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AB-1877 Office of Emergency Services: communications: notifications: translation.(2017-2018)

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Date Published: 09/24/2018 02:00 PM
AB1877:v92#DOCUMENT

Assembly Bill No. 1877
CHAPTER 630

An act to add Section 8594.16 to the Government Code, relating to emergency services.

[ Approved by Governor  September 21, 2018. Filed with Secretary of State  September 21, 2018. ]

LEGISLATIVE COUNSEL'S DIGEST


AB 1877, Limón. Office of Emergency Services: communications: notifications: translation.
The California Emergency Services Act establishes the Office of Emergency Services within the Governor’s office under the supervision of the Director of Emergency Services and makes the office responsible for the state’s emergency and disaster response services for natural, technological, or manmade disasters and emergencies. Existing law requires the Governor to coordinate a State Emergency Plan, which is in effect in each political subdivision of the state, and requires the governing body of each political subdivision, as defined, to take actions necessary to carry out the provisions of that plan.
This bill would require the Office of Emergency Services to create a library of translated emergency notifications and a translation style guide, as specified, and would require designated alerting authorities, as defined, to consider using the library and translation style guide that may be used by designated alerting authorities when issuing emergency notifications to the public. The bill would authorize the office to require a city, county, or city and county to translate emergency notifications as a condition of approving its application to receive any voluntary grant funds with a nexus to emergency management performance.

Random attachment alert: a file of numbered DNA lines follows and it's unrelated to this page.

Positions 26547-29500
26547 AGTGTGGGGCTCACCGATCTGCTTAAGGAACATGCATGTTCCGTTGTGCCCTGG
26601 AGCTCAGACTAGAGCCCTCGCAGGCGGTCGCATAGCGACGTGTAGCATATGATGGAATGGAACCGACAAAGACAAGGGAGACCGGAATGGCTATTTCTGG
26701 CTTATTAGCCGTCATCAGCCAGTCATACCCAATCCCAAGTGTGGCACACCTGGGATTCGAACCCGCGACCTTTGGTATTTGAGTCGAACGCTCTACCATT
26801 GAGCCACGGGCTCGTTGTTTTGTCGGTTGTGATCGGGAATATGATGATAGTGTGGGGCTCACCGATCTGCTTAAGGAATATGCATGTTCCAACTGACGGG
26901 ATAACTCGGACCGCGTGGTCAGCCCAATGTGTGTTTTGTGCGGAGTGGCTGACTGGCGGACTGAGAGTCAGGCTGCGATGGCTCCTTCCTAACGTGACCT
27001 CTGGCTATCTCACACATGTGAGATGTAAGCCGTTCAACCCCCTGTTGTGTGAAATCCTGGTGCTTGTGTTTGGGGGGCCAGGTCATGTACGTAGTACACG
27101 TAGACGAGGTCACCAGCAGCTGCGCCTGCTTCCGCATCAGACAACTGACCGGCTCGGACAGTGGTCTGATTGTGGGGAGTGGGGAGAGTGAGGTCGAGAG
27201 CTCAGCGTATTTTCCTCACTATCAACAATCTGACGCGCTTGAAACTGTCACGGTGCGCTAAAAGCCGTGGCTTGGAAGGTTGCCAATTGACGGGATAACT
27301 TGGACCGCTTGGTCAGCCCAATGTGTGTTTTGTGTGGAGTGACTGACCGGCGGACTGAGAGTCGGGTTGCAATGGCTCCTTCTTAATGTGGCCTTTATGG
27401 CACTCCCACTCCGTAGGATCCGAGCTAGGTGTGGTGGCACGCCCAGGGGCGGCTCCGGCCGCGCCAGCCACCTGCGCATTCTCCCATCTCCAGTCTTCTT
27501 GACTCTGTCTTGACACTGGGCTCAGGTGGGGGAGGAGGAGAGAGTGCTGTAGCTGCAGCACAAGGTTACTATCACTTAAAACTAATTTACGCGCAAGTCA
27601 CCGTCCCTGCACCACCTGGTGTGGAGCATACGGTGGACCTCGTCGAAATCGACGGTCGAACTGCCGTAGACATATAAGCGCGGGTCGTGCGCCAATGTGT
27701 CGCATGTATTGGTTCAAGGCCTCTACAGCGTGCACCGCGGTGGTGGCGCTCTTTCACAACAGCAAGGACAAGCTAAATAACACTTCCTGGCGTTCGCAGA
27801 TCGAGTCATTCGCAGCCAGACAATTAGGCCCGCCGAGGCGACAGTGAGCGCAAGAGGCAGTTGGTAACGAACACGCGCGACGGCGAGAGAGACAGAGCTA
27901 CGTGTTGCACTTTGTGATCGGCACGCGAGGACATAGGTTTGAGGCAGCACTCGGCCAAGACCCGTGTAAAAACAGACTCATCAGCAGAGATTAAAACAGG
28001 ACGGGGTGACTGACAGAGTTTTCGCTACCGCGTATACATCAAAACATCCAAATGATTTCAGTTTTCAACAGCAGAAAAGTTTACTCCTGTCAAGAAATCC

Vote: MAJORITY   Appropriation: NO   Fiscal Committee: YES   Local Program: NO  

The people of the State of California do enact as follows:


SECTION 1.

 Section 8594.16 is added to the Government Code, immediately following Section 8594.15, to read:

8594.16.
 (a) Translating emergency notifications into the most commonly spoken language other than English is a critically important governmental activity. In order for residents impacted by an emergency to be made aware of the emergency, it is critical that emergency notifications to the public be translated either into the most commonly spoken language other than English in the impacted county or counties, or, at the option of a county, into one or more commonly spoken languages other than English in the county based on an individualized language assessment of that county.
(b) The Office of Emergency Services shall create a library of translated emergency notifications that may be used by designated alerting authorities when issuing emergency notifications. The office shall consider the two most commonly spoken languages other than English in the state when creating the library.
(c) The Office of Emergency Services shall create a translation style guide that includes a glossary of translated standard abbreviations used in emergency notifications.
(d) Designated alerting authorities shall consider using the library and translation style guide developed pursuant to subdivisions (b) and (c) when issuing emergency notifications to the public.
(e) Designated alerting authorities may use a hyperlink to the translated emergency notification in a message disseminated through a wireless emergency alert for purposes of issuing a translated alert.
(f) Six months after the Office of Emergency Services launches the library and translation style guides pursuant to subdivisions (b) and (c), the office may impose conditions upon a city’s, county’s, or city and county’s application for any voluntary grant funds that have a nexus to emergency management performance that the office administers by requiring the designated alerting authority within a city, county, or city and county to translate emergency notifications.
(g) For purposes of this section, the following definitions apply:
(1) “Designated alerting authority” means a federal, state, local, tribal, or territorial jurisdiction that is authorized to alert the public of emergency situations through federal, state, and local laws.
(2) “Emergency notification” means any message authored by a designated alerting authority intended to alert or warn the public of an imminent threat to life safety or property damage, and that is disseminated through designated alert and warning systems such as the Emergency Alert System or the federal Wireless Emergency Alerts system.
(h) Nothing in this section shall delay or prohibit a designated alerting authority from issuing an emergency notification in a timely manner.